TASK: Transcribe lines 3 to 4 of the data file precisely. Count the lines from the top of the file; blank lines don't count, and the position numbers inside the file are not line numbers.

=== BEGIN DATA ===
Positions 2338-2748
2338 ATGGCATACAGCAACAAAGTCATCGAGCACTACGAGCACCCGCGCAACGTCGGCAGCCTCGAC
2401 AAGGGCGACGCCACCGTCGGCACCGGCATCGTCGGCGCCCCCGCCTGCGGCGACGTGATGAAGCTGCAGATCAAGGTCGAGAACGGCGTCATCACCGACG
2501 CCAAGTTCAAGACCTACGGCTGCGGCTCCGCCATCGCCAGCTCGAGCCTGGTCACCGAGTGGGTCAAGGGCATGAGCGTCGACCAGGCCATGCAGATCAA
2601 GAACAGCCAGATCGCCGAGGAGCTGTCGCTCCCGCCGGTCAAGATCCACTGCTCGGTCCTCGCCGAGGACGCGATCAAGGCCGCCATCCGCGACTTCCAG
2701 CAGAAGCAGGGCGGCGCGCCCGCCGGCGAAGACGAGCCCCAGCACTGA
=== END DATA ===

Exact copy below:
2401 AAGGGCGACGCCACCGTCGGCACCGGCATCGTCGGCGCCCCCGCCTGCGGCGACGTGATGAAGCTGCAGATCAAGGTCGAGAACGGCGTCATCACCGACG
2501 CCAAGTTCAAGACCTACGGCTGCGGCTCCGCCATCGCCAGCTCGAGCCTGGTCACCGAGTGGGTCAAGGGCATGAGCGTCGACCAGGCCATGCAGATCAA